If you’re interested in experiencing the incredible sight of wild horses up close and personal, Colorado is one of the best places to do so.
You can experience these wild horses thanks to Congress passing the Wild Free-Roaming Horse and Burro Act in 1971, a program initially designed to protect wild horses from being taken for commercial purposes that today works to preserve and manage these same herds.
In Colorado, wild horses now roam freely in designated areas as a preservation of the living history of the American West — as most of these horses are descendants of the animals of Native Americans, Spanish explorers, ranchers, and U.S. Cavalry.
Today, horse enthusiasts can visit these herd management areas and see the truly spectacular sight of wild horses in their natural habitat. You’ll be able to spot a range of different horse breeds and colors, including mustangs, pintos, and palominos.
There are four herd management areas in Colorado that are managed by the Bureau of Land Management (BLM) where you can enjoy this magnificent spectacle. Let’s break down these areas so you can start planning your trip to see wild horses in Colorado today.
1. Spring Creek Basin HMA
Located in Disappointment Valley in Southwest Colorado (but far from disappointing), the Spring Creek Basin HMA is home to a range of bays, sorrels, grays, and pintos.
Legend has it that the free-roaming horses here are descendants of a herd brought to the area a century ago by a rancher from Montana who hoped to sell them. When the locals discovered he had actually stolen the horses, he fled town and the ranchers of the area took over his herd.
The landscape here is also worth a visit, with hilly terrain, rugged mountain scenery, and pinyon-juniper woodland on the slopes and higher elevations. The herd management area itself is 21,932 acres, making it the smallest on our list but still plenty spacious enough for the wild horses to roam freely.
2. Piceance-East Douglas HMA
In the Piceance-East Douglas HMA, located in northwest Colorado to the southwest of the town of Meeker, you can see many horses that are similar to quarter horses in size and behavior. The wild horses here are also a range of colors and patterns, including bay, gray, black, and sorrel.
This herd management area covers an impressive 190,130 acres, and the landscape here consists of beautifully sage-covered hilly terrain.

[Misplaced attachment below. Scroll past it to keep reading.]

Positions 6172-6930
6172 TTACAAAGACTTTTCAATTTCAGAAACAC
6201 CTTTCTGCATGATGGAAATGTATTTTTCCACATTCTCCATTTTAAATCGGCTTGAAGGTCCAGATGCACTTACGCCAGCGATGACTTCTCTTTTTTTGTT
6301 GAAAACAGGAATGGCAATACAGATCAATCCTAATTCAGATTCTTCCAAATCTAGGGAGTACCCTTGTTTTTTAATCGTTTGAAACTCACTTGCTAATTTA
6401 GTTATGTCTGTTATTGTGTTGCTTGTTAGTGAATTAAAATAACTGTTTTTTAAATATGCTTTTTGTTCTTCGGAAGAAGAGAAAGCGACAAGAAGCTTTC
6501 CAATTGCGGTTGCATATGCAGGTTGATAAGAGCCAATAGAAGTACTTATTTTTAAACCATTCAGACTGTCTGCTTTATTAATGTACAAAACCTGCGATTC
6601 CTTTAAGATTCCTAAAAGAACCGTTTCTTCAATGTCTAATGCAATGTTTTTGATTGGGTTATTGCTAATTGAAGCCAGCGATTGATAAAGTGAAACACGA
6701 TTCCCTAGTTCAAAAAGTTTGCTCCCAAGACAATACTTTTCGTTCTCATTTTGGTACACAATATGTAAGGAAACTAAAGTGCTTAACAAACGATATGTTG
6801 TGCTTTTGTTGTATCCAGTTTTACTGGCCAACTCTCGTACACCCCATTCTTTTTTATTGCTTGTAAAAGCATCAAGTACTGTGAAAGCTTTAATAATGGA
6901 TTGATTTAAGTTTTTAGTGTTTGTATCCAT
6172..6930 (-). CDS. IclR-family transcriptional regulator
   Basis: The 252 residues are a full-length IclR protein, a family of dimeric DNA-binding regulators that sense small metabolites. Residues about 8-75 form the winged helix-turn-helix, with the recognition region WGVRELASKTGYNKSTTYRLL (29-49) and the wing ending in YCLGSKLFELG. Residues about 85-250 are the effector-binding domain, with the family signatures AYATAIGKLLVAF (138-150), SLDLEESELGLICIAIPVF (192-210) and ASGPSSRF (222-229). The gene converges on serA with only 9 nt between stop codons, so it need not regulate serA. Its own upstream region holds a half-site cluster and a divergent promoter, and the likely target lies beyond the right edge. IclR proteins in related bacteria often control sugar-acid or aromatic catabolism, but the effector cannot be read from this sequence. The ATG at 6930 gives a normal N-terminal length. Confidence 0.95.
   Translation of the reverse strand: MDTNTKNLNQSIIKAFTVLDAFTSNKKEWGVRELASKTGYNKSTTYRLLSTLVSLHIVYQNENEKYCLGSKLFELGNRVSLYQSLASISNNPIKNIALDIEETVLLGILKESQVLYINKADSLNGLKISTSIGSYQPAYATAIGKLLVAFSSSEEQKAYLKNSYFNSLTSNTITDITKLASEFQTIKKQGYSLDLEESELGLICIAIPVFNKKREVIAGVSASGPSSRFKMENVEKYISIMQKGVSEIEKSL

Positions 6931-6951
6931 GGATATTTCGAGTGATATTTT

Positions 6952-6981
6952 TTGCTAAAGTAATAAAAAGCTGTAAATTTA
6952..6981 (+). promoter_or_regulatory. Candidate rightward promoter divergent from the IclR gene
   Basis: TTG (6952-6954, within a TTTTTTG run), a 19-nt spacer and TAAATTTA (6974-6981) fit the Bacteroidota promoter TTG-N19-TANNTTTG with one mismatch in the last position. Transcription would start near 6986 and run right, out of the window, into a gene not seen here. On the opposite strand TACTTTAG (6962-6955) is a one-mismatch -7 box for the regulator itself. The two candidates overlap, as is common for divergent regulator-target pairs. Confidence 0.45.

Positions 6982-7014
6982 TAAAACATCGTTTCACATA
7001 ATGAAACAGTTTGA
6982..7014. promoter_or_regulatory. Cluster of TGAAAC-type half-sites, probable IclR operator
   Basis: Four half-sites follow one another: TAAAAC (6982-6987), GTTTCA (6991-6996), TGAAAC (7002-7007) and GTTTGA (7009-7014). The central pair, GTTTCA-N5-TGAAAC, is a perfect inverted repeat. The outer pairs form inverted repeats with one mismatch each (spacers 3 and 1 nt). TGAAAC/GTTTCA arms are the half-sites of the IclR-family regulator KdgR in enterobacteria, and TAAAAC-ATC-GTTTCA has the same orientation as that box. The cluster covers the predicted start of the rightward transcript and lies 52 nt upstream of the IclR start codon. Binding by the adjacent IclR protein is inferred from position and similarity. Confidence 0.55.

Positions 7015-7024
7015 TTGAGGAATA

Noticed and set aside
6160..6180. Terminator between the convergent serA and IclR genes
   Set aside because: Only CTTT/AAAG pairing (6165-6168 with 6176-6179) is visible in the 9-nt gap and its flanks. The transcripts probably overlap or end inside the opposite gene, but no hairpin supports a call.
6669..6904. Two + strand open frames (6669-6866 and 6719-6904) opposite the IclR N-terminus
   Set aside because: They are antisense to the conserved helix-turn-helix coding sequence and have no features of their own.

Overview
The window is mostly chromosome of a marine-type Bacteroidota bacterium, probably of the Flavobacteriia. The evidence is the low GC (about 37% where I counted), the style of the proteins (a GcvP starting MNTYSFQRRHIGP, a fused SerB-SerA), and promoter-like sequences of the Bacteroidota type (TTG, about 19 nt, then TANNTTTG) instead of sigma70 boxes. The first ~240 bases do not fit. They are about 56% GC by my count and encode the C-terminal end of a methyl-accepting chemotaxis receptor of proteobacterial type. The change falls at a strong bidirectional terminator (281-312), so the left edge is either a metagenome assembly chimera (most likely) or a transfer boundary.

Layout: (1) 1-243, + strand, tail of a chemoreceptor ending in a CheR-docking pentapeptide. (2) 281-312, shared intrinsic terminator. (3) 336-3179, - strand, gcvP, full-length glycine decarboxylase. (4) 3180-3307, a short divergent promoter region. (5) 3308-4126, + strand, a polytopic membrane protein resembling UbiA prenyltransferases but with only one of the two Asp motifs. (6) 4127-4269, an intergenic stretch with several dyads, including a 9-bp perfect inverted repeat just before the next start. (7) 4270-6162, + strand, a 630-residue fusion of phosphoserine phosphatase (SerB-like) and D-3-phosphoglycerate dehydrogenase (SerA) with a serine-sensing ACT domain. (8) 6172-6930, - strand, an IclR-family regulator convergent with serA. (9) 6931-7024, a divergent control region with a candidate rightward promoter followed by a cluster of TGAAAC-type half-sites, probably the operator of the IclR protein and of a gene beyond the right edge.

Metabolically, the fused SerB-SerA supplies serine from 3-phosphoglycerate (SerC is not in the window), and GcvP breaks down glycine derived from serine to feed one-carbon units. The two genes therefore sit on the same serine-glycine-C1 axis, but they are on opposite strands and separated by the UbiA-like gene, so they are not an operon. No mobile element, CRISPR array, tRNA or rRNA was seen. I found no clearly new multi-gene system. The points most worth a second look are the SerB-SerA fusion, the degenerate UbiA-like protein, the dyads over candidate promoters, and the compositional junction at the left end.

3. Sand Wash Basin HMA
In the Sand Wash Basin HMA, visitors can experience wild horses of all kinds, although they’re mainly to be found in gray and sorrel. A genetic analysis showed that this herd is mainly descended from Spanish Iberian ancestry, but there is a mix of heritage, including gaited breeds and Arabian breeds.
You’ll find the Sand Wash Basin HMA in Northwest Colorado, 48 miles west of the town of Craig and totaling 157,730 acres in size. Aside from the wild horses, the area also offers plenty of opportunities forhiking and exploring the surrounding woodlands, mesas, and ridges.
4. Little Book Cliffs Wild Horse Range
In the Little Book Cliffs, you’ll find wild horses of multiple colors, band sizes (groups that range from 2 to 10 horses), and ages. This is a particularly diverse herd genetically, which means you’ll be able to see palominos, mustangs, paints, sorrels, appaloosas, and even a curly.
To reach the Little Book Cliffs, it’s only an 8-mile trip from Grand Junction, and the area itself spans over 36,113 acres. Learn more about the wild horses at the Little Book Cliffs, including how to get there and how horses came to be in this area.
Experience Colorado’s Horses from Grand Junction
Grand Junction’s proximity to sites like the Little Book Cliffs makes it a great destination for anyone hoping to encounter Colorado’s herds of protected wild horses. The beautifully rugged terrain here also makes for excellent hiking, and there are many other fun things to do in Grand Junction while you're here.
While viewing wild horses is an incredible adventure, you can also experience horses and nature in a different way on a horseback ride. Download the Grand Junction Visitors Guide and check out page 6 for horseback riding adventures!